Even the “little things” can show that they are affecting positive change on campus, such as “the majority of staff bringing their own mugs to meetings rather than using the paper cups provided,” explains Dan Hurwitt, a Technology Assistant at Fletcher and a member of FSC. According to Hurwitt, “money has been saved [and] waste has drastically reduced,” and if his enthusiasm is any indicator, the Fletcher Sustainability Council’s work is still far from over.

Eco Rep Update: Travel Green!

By Danielle Mulligan

Welcome back! Hopefully everyone enjoyed their week off and feels rejuvenated for part two of the spring semester. Some may have stayed on campus while others may have travelled back home or to warmer places in search of actual spring-like weather.   I personally love to travel when possible but struggle to balance that passion with my knowledge of the hugely negative environmental impacts of travelling. Starting from the ride to the airport and then the plane ride, I’m already leaving a huge carbon footprint!  How can we become more environmentally conscious travelers?

Since we’re back at school, it may be good time to just take a pause and think about our past week. Whether we stayed in our dorms, were home or were lying on the beaches of Cancun-what are ways in which we could have made our vacation time a little more eco-friendly?

Here are some tips from my own travel experiences and from the travel section in “The Green Book”-a book filled with different tips on how to change habits in all areas of our lives.

  1. If you are traveling to a place where tap water is not safe to drink, purchase a plaster water bottle with a filter.  It may seem a bit more expensive at first, but buying plastic bottles at every stop adds up and the environmental impact is huge!
  2. Look for alternative forms of transportation! Take a train instead of a plane. Walk instead of taking a taxi or renting a car-you are in a new place, and if it’s walkable why not take that extra time to be outside and explore a little?
  3. Bring a reusable bag for any of your shopping trips to the markets stalls or stores wherever you are visiting.
  4. Try adventure travel or eco-tourism –not only does eco-tourism generally have a much smaller negative impact on the environment, it also frequently channels money to positive environmental initiatives.
  5. Pack your own shampoo, soap and toothpaste and leave the hotels mini-bottles untouched.  To give some perspective, a 300-room hotel in Las Vegas uses more than 150,000 plastic bottles  of shampoo a year!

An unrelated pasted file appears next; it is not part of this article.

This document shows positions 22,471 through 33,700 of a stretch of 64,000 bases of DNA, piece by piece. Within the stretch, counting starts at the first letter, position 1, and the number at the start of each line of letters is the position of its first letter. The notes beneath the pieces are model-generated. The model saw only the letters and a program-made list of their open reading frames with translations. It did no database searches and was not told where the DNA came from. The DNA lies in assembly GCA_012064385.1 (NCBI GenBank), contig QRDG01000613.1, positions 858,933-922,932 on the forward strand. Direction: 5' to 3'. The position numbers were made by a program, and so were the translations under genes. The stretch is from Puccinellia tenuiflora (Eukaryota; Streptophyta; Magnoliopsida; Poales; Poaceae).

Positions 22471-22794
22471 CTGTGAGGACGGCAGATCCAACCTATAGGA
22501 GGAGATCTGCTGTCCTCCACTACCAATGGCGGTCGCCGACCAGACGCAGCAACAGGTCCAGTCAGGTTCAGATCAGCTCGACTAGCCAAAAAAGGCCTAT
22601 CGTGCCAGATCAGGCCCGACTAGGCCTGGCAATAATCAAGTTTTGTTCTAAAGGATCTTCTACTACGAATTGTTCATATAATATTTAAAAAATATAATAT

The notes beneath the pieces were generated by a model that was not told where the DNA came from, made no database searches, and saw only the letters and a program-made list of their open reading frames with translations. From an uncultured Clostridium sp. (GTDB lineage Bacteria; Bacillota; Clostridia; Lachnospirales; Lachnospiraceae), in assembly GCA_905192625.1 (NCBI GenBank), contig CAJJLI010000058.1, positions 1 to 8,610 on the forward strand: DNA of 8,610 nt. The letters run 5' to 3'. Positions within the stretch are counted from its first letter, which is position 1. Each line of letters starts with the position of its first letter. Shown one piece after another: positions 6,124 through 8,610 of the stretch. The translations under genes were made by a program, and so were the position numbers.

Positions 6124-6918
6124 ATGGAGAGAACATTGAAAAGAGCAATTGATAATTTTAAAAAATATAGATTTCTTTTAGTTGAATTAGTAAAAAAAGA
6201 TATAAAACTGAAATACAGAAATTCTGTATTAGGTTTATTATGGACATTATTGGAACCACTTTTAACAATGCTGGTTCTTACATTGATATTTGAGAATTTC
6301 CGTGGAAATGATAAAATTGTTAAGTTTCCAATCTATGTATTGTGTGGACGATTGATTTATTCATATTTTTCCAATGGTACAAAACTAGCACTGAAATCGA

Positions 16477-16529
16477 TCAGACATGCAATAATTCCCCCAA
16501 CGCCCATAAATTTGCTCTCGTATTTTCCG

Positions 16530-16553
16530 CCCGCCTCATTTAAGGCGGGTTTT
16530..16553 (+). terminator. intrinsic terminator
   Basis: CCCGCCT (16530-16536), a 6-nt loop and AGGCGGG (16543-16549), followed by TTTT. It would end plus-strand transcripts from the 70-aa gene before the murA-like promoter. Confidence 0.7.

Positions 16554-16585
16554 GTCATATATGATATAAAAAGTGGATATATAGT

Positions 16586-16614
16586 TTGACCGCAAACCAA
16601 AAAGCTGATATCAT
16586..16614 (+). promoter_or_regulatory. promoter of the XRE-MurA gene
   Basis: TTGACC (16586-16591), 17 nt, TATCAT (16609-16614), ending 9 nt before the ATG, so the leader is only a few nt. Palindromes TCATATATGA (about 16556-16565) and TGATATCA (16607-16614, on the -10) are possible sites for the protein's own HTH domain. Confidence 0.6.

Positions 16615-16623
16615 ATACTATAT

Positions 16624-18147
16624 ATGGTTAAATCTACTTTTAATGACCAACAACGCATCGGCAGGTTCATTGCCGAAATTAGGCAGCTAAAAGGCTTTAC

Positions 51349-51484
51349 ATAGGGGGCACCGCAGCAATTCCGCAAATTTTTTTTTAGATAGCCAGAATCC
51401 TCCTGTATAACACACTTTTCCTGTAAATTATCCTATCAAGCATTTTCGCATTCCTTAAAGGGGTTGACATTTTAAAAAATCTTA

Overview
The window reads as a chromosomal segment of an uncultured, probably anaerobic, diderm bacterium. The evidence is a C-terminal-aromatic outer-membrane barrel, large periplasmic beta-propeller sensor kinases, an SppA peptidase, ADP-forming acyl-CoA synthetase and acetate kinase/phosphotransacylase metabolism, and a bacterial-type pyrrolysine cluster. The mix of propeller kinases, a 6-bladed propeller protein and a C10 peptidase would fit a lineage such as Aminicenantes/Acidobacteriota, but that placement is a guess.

-Danielle

Part 3 of Unwrapping Building 574 is Available!

Part 3 of Unwrapping Building 574 is now available! Part 3, entitled Adaptation, talks about the difficulties and nuances of adapting such an old, historic building into a modern, sustainable office. The section also includes some pictures of the building and concludes our series. We hope you’ve enjoyed it!

Read the blog here!

Eco Rep Update: Recyclemania!

The weather this past weekend was just GORGEOUS and we hope you all enjoyed it as much as we did!

We have some exciting news to share… the first round of Recyclemania grades have been released! Woo!

Here are the results…

Screenshot 2014-03-10 13.01.07

Blakely Hall: C

Bush Hall: B

Carmichael Hall: C+

Haskell Hall: C-

Hill Hall: B-

Hodgdon Hall: B-

Houston Hall: C-

Lewis Hall: C

Metcalf: B

Miller Hall: C+

South Hall: C

Stratton Hall: B-

Tilton Hall: B-

West Hall: B-

Wren Hall: B+

The official report can be also be seen here.

It looks as though Wren Hall is in the lead! But have no fear  – If your dorm received a less-than-satisfactory grade, there is another round of grading just around the corner. The winner will be announced at this year’s Earthfest on April 11th! Speaking of which, keep an eye out for a clothes donation box in your dorm where you can drop off any gently used/unwanted clothing. What you may consider a former fashion faux pas may totally brighten someone else’s day. We appreciate very much your donations as we gear up for Earthfest!


Jamie Cordova
EcoRep, Miller Hall

Part 2 of “Unwrapping Building 574″ is Here!

Our ongoing coverage of building 574 continues with Part 2- Stormwater. The interview details some fascinating mechanics of the building design, including how water and runoff is handled. Read it here!